it follows from P2 that some strict law or other must cover the case. Davidson often seems to argue by a simple process of elimination: “By Premise three. there might be a strict law covering m and p that is composed of predicates that are neither physical nor mental. and so events can instantiate laws . a physical event. given that he holds that an event’s being covered by a strict physical law entails that it has a physical description (ME. Davidson’s strategy is always to establish that there is a strict physical law covering m and p. Mark Johnston (1985). The possibilities thus remain wide open. “laws are linguistic. even after psychophysical and psychological strict laws have been eliminated by P3. Davidson himself is clear about this: Given the endless possibilities for redescribing events (or anything else) in non-equivalent terms. 224). 231. a mental event. it also does not bar it from having indefinitely many other descriptions. 215. and hence mental descriptions. only mental descriptions and physical descriptions can be relevant. presumably. cf. including those that are neither mental nor physical. But surely that is too fast. DAVIDSON ’ S ARGUMENT What role is P3 meant to play in a Davidson’s argument for monism? With respect to any mental event m that causally interacts with any physical event p. The reasoning is confused. see also ME. only as those events are described in one way or another” (ME. for all that has been said. For Davidson. writes: . . only physical descriptions. (1995. 215. And given that mental laws. it is clear that there may be no clue to the character of an appropriate law in the concepts used on some occasion to characterize an event. Davidson 1993. Others have noticed this point. is where P3 is meant to come in.). 6 ff. But why must the law be physical? Here. For just as m’s being a mental event does not bar it from having a physical description. 224). for example. and that an event’s having a physical description suffices for its being a physical event (ME. by P1. however. 265) So even if on some occasion m is described as mental and p as physical. that says nothing about the character of any strict law(s) covering m and p. and p. But then.DAVIDSON’S ARGUMENT FOR MONISM 3 1. But how does Davidson show that there is a strict physical law covering m and p? Since. 224). Since we are interested in strict laws for connecting m. have been eliminated. For why suppose that the only alternative to psychophysical (or psychological) laws are physical laws? Why think there are just two options? Here is a bad reason for so thinking. remain. so they must be purely physical laws” (PP. m and p are causally related. 211. and similarly for p. and hence physical laws. That done. . it follows that m is a physical event. the laws are not psychophysical.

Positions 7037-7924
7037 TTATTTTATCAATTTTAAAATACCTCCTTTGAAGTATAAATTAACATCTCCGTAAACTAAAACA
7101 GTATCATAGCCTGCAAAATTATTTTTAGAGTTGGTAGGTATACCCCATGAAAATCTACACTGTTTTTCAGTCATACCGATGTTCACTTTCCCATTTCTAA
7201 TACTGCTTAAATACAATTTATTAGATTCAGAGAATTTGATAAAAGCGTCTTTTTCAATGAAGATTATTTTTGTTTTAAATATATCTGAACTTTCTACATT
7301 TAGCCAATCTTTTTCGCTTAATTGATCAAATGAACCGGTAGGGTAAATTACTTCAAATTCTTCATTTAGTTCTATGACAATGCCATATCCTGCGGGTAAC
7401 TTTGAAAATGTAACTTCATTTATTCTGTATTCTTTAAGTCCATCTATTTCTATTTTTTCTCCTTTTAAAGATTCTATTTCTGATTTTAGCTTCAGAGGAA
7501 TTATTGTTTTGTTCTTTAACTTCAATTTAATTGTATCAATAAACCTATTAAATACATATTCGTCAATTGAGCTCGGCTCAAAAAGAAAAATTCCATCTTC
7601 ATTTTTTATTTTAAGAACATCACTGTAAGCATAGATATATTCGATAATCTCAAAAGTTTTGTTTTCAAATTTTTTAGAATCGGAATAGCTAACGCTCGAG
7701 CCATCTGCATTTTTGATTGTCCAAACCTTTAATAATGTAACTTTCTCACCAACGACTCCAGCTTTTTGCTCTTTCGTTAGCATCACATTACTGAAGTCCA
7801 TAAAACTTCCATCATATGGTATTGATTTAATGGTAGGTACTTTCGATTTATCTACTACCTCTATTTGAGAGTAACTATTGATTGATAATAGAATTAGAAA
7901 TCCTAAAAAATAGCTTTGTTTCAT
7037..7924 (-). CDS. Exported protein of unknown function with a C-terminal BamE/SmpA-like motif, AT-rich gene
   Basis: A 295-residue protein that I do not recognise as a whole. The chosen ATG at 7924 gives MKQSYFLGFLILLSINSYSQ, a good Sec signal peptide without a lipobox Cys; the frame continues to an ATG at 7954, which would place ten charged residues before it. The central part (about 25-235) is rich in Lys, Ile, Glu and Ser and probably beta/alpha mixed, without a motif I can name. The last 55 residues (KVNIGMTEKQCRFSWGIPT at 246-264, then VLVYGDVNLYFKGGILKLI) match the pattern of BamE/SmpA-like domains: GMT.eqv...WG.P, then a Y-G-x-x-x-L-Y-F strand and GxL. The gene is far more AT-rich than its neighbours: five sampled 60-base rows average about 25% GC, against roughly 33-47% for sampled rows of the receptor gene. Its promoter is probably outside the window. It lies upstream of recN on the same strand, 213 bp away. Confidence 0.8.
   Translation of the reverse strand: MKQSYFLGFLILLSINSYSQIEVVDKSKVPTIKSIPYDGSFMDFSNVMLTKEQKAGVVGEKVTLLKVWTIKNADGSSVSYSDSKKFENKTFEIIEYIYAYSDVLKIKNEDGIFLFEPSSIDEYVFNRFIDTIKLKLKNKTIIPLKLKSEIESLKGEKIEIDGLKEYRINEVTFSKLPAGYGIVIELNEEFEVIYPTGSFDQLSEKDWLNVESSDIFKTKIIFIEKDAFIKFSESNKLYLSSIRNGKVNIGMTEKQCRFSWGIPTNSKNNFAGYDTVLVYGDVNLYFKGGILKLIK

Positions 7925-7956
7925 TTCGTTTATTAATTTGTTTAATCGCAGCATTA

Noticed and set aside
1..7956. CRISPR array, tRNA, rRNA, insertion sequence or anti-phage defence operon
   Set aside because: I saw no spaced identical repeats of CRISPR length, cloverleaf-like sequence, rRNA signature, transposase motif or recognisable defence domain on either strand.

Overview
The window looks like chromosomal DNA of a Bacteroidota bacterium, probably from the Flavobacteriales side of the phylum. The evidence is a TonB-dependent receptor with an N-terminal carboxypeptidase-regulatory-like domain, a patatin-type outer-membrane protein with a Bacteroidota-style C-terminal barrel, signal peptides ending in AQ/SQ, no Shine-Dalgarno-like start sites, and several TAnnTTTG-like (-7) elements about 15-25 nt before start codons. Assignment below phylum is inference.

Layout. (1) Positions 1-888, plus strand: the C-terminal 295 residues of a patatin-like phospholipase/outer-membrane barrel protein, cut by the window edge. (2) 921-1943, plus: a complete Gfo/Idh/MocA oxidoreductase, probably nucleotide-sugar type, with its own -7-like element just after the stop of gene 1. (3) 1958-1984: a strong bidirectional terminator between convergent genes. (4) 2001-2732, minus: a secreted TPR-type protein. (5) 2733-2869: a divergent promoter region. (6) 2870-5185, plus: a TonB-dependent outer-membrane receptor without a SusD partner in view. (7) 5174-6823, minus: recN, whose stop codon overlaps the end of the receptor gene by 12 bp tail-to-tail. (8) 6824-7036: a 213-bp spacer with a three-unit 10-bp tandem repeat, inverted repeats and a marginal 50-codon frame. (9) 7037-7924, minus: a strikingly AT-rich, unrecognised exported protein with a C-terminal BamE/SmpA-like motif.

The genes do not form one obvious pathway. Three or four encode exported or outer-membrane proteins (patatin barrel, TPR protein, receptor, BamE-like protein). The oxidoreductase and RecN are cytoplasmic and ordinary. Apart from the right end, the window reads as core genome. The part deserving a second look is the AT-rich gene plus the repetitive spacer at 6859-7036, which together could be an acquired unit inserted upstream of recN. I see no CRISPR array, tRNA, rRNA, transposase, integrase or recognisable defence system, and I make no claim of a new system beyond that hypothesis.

however. there will be a strict law. Then it could be that some true psychological or psychophysical singular causal statements are not backed up by physical law but by laws of ectoplasm. That he believes P4 is clear. .. . imagine there is some other sort of strict law besides physical law. ANTONY . is that nowhere does Davidson explicitly say that the law connecting m and p must be physical because there are strict laws only in physics. “the . The trouble. since it is hard to see how “ectoplasmic” or other kinds of non-physical strict laws could otherwise be eliminated. . albeit close to the surface: It is plausible that there is a set of concepts (perhaps there are many such sets) which lend themselves to the formulation of a closed causal system. Davidson moves from closure to strict laws as if the former entails the latter.e.3 but does P4 play a role in his argument. but only redescriptions employing predicates figuring in the laws of ectoplasm. even implicitly? A recent formulation of his argument in which he appeals to the causal closure of physics appears to contain P4 implicitly. But that P4 is implicit in the text may leave many readers with the impression that excluding such possibilities is unnecessary.” (412) Call this principle ‘P4’: (P4) There are strict laws only in physics It indeed seems that Davidson needs something like P4 to infer that the strict law connecting m and p must be physical.4 MICHAEL V. 266) The first thing to notice is that Davidson seems to be saying that any concepts out of which a closed causal system can be formulated are physical concepts: physics is the closed system. nowhere explicitly employs P4 to rule out strict laws that are neither physical nor psychological. So there need be no physical redescriptions of the mental events figuring in such singular causal relations. a physical law. Hence events described in mental terms must also be expressible in physical terms: in ontic language. . it follows that there are strict laws only in physics. Since mental concepts are not amenable to inclusion in a closed system. . In this case. i. specifically. (Davidson 1995. principle that there are no strict laws except physical laws. he appears to hold that a system is closed if and only if strict laws apply to it.4 Taking the two points together. notice the tight connection between closure and strict laws. 338. P4 is thus implicit in the above formulation of Davidson’s argument. for any two events related as cause and effect. (411–412. McLaughlin 1985. Indeed. cf. mental events are identical with physical events. covering the case. Second. of course. Stanton 1983) Johnston concludes that Davidson’s needs something stronger than P3 to reach monism. say pure laws of the ectoplasm or laws relating states of the ectoplasm to physical states. Let us call these concepts the concepts of physics. the strict laws covering singular causal relations expressed in (at least partly) mental terms must also be expressible in physical terms. Davidson.